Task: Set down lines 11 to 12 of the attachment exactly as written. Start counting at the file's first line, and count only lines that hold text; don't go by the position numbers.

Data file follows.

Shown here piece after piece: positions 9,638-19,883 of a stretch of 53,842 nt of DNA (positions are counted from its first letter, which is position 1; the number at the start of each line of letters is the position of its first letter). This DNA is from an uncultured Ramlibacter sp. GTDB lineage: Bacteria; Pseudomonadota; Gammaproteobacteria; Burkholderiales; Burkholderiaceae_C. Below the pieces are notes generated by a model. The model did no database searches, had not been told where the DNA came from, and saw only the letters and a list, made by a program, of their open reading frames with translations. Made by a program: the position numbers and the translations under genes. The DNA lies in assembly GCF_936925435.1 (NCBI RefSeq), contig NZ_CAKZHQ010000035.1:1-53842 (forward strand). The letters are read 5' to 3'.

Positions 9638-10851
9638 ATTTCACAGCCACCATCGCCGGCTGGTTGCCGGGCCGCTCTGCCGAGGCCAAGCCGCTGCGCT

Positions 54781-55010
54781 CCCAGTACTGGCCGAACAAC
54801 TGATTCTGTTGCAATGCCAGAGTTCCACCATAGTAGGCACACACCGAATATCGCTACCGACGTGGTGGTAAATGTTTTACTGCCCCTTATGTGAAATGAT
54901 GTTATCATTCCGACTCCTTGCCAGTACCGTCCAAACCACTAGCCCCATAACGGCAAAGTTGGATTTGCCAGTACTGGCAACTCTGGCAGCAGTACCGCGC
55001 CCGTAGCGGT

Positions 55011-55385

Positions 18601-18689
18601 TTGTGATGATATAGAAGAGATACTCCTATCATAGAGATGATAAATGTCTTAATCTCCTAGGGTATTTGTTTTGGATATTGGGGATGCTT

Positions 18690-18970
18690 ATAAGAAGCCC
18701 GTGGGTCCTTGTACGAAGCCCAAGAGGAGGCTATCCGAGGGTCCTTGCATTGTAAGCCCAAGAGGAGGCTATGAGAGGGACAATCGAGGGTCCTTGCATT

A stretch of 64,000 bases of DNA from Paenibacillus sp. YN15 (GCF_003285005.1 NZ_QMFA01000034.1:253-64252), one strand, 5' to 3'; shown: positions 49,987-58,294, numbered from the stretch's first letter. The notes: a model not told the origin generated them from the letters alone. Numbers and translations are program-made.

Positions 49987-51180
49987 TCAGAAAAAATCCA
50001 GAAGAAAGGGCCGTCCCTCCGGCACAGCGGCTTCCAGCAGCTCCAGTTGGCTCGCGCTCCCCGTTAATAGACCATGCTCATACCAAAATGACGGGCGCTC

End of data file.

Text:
18601 TTGTGATGATATAGAAGAGATACTCCTATCATAGAGATGATAAATGTCTTAATCTCCTAGGGTATTTGTTTTGGATATTGGGGATGCTT

Positions 18690-18970